Player of the Match
Player of the Match

Gloom in Cardiff as Surrey, Glamorgan both ousted

Veteran allrounder Rikki Clarke walks out for Surrey Getty Images

Surrey 60 for 0 (Finch 44*) beat Glamorgan 183 for 8 (Lloyd 39, T Curran 3-30) by 24 runs (D/L method)

A sense of uncertainty hung in the Cardiff air. Glamorgan and Surrey's Blast campaigns had both been plagued by inconsistency, but tonight's game had all the makings of a thriller: two sides battling it out with the tantalising prospect of a potential quarter-final in the offing.

This was set to be either a winner-takes-all showdown or an effective dead rubber depending on how in-form Sussex fared against bottom club Middlesex, but there was no suggestion that this game would be a lowkey end-of-season affair.

And after Glamorgan posted a competitive 184 despite a post-powerplay lull, the stage was set for a humdinger. Instead, it turned into the dampest of squibs.

The run chase was delayed by half an hour due to rain, and after three dry overs - which Surrey smashed for 41 - the heavens opened again.

The umpires kept the players on in the hope of reaching the magic five-over mark, but the ball was like a bar of soap, and by the time Ingram bowled the final ball of that fifth over - which Aaron Finch swotted down the ground for six - the downpour was heavy, with Surrey were 24 ahead of the DLS par score.

The covers returned, and attentions turned to Hove, where Middlesex were well set in pursuit of 216; despite a terrible campaign with the bat, they had cut the required rate to 8.5.

Glamorgan were all but out as the rain continued to fall, and Surrey sat praying for a favour from their London neighbours. But it didn't come: Middlesex slipped from 158/3 to 184 all out, and Sussex's quarter-final place was confirmed.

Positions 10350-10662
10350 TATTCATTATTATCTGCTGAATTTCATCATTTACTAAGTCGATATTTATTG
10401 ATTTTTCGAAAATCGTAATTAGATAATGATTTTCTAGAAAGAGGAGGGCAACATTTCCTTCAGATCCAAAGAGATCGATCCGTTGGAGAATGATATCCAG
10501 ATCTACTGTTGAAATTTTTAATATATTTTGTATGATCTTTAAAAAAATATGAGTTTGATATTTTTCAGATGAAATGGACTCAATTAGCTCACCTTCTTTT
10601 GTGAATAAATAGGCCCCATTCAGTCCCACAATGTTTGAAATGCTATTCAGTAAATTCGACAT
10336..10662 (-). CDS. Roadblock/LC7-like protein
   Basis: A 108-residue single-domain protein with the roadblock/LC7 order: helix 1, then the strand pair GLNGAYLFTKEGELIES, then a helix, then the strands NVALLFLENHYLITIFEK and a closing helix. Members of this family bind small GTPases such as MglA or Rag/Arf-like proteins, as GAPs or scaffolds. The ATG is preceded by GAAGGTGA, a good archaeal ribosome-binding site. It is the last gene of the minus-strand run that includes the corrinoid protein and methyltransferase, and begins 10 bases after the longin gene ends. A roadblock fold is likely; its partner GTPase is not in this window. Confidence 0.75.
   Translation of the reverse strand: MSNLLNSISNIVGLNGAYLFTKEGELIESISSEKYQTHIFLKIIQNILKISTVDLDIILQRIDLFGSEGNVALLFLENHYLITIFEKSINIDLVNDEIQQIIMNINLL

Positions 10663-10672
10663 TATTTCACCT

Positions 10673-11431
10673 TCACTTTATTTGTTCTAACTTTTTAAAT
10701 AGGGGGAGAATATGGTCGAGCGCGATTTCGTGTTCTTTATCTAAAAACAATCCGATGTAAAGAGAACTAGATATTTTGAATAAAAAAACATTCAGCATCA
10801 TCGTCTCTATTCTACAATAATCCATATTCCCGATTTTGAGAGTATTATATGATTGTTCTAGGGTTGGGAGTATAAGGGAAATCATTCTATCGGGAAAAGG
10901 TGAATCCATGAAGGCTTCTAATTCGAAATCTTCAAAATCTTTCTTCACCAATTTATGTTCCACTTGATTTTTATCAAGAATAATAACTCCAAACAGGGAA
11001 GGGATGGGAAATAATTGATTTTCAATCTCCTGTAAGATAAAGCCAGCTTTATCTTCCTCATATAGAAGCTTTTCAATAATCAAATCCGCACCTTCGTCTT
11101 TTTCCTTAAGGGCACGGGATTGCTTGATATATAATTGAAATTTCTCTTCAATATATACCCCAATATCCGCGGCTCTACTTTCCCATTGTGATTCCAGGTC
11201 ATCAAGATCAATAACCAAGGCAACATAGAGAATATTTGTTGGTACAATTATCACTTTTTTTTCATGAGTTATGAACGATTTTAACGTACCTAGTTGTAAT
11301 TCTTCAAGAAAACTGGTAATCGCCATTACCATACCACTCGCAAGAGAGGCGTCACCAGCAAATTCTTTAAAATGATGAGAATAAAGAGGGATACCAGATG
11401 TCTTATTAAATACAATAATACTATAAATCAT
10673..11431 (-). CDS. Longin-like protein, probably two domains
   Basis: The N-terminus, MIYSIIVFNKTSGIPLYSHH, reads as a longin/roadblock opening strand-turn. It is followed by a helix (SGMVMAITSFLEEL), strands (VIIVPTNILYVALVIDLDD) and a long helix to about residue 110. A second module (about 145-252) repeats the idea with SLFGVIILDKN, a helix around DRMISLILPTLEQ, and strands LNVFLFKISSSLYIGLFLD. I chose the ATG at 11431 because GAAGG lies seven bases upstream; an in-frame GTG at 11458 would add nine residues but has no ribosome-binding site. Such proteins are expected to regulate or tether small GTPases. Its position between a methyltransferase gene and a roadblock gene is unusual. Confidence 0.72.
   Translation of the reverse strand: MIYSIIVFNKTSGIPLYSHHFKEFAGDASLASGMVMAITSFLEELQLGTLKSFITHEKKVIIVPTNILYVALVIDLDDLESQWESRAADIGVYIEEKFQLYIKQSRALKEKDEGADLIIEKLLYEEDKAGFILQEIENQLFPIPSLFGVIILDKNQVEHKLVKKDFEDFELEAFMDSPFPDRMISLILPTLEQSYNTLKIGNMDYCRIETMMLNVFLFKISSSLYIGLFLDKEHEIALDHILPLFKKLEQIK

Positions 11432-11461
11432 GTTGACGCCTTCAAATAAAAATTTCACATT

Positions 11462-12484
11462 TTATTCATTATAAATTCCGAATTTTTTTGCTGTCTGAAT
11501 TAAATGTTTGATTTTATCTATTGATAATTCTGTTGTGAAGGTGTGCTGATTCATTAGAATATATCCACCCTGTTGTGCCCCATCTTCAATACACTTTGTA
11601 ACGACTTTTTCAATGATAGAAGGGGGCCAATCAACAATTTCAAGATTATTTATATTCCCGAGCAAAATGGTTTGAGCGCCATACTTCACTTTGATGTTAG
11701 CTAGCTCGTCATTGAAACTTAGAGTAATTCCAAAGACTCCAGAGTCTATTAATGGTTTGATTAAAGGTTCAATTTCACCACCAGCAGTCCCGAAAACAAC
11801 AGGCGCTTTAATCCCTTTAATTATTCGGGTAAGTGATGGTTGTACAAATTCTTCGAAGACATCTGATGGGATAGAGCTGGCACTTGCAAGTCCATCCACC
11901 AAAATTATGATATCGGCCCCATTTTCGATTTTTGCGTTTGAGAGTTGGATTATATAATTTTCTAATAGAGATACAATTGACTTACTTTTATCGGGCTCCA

Surrey's captain Jade Dernbach said: ""We always knew we had to get a win coming into this game with other results going our way but it was not to be. The phrase missed opportunities during our campaign comes to mind. We have to dust ourselves down quickly and know we have a huge six weeks ahead with the chance of winning the county championship."

It was a disappointing end to a game that had promised so much at the halfway stage. Glamorgan's 184 looked like a handy score albeit on a wicket that offered little for the bowlers, and with Surrey missing Jason Roy - missing due to a self-inflicted injury caused by throwing his bat in anger due to a duck on Wednesday only for it to bounce back into his face - the partisan home crowd had reason to hope for a tight game.

Glamorgan got off to a flying start thanks to their top three's pyrotechnics, as Colin Ingram, Craig Meschede, and Aneurin Donald all slammed early boundaries off the seamers. But all three fell before the end of a frenetic powerplay which brought 74 runs, and David Lloyd and Kiran Carlson decided to take stock.

Gareth Batty bowled impressively, going at under 6 runs an over, but Carlson, Lloyd, and Chris Cooke's cameos led the charge towards 200. Tom Curran impressed at the death - he took 2-10 in his final spell - to leave the game in the balance at the interval.

After a couple of early Surrey boundaries, the third over of the chase, bowled by Timm van der Gugten, proved decisive. Finch, whose record in this competition comes with parental advisory for explicit content, crunched his second ball for six down the ground, then three fours in succession, before slamming his final ball into the stands over cover. The over cost 24 runs, and took Surrey 20 ahead of DLS par.

Finch's 16-ball 44* took him to 589 runs for the tournament, with an average of 147.25 and a strike-rate of 182.

For Glamorgan, an early exit represents a disappointment after topping the South Group last season. Tonight summed their problems up well. While they got off to a flying start, their top six all reached 20 but failed to reach 40, and in admittedly tough bowling conditions, they had no real plan to contain Finch.

While they were hugely impressive in wins at the Oval and the Ageas Bowl, they struggled to find the consistency managed last season, and defeats in their final three games proved crucial.